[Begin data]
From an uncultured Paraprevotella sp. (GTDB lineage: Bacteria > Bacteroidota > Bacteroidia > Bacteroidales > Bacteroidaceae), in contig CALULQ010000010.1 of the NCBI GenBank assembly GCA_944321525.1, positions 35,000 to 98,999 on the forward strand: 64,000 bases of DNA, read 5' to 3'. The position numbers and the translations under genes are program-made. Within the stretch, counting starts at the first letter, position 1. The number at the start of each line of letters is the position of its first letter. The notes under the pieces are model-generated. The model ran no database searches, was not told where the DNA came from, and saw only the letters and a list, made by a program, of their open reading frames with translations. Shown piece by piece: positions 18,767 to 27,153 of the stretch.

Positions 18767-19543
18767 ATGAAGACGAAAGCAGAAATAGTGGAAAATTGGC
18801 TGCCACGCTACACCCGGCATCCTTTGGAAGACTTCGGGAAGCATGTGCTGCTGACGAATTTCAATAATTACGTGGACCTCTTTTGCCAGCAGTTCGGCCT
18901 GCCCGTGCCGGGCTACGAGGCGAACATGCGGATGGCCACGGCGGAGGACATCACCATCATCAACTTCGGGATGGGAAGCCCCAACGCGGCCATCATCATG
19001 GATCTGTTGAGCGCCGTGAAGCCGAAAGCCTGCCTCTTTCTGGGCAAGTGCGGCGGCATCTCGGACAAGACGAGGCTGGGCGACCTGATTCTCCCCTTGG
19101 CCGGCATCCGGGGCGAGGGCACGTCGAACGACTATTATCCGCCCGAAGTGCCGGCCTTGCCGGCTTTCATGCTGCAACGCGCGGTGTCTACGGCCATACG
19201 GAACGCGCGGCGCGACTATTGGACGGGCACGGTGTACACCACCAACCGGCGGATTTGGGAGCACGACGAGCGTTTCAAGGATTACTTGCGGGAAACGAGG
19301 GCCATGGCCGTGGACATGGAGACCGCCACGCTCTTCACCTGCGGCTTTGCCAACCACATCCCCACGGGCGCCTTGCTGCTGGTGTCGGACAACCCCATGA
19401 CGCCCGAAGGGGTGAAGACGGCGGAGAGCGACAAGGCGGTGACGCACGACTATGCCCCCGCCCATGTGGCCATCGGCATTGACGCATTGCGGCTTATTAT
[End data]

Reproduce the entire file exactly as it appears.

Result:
From an uncultured Paraprevotella sp. (GTDB lineage: Bacteria > Bacteroidota > Bacteroidia > Bacteroidales > Bacteroidaceae), in contig CALULQ010000010.1 of the NCBI GenBank assembly GCA_944321525.1, positions 35,000 to 98,999 on the forward strand: 64,000 bases of DNA, read 5' to 3'. The position numbers and the translations under genes are program-made. Within the stretch, counting starts at the first letter, position 1. The number at the start of each line of letters is the position of its first letter. The notes under the pieces are model-generated. The model ran no database searches, was not told where the DNA came from, and saw only the letters and a list, made by a program, of their open reading frames with translations. Shown piece by piece: positions 18,767 to 27,153 of the stretch.

Positions 18767-19543
18767 ATGAAGACGAAAGCAGAAATAGTGGAAAATTGGC
18801 TGCCACGCTACACCCGGCATCCTTTGGAAGACTTCGGGAAGCATGTGCTGCTGACGAATTTCAATAATTACGTGGACCTCTTTTGCCAGCAGTTCGGCCT
18901 GCCCGTGCCGGGCTACGAGGCGAACATGCGGATGGCCACGGCGGAGGACATCACCATCATCAACTTCGGGATGGGAAGCCCCAACGCGGCCATCATCATG
19001 GATCTGTTGAGCGCCGTGAAGCCGAAAGCCTGCCTCTTTCTGGGCAAGTGCGGCGGCATCTCGGACAAGACGAGGCTGGGCGACCTGATTCTCCCCTTGG
19101 CCGGCATCCGGGGCGAGGGCACGTCGAACGACTATTATCCGCCCGAAGTGCCGGCCTTGCCGGCTTTCATGCTGCAACGCGCGGTGTCTACGGCCATACG
19201 GAACGCGCGGCGCGACTATTGGACGGGCACGGTGTACACCACCAACCGGCGGATTTGGGAGCACGACGAGCGTTTCAAGGATTACTTGCGGGAAACGAGG
19301 GCCATGGCCGTGGACATGGAGACCGCCACGCTCTTCACCTGCGGCTTTGCCAACCACATCCCCACGGGCGCCTTGCTGCTGGTGTCGGACAACCCCATGA
19401 CGCCCGAAGGGGTGAAGACGGCGGAGAGCGACAAGGCGGTGACGCACGACTATGCCCCCGCCCATGTGGCCATCGGCATTGACGCATTGCGGCTTATTAT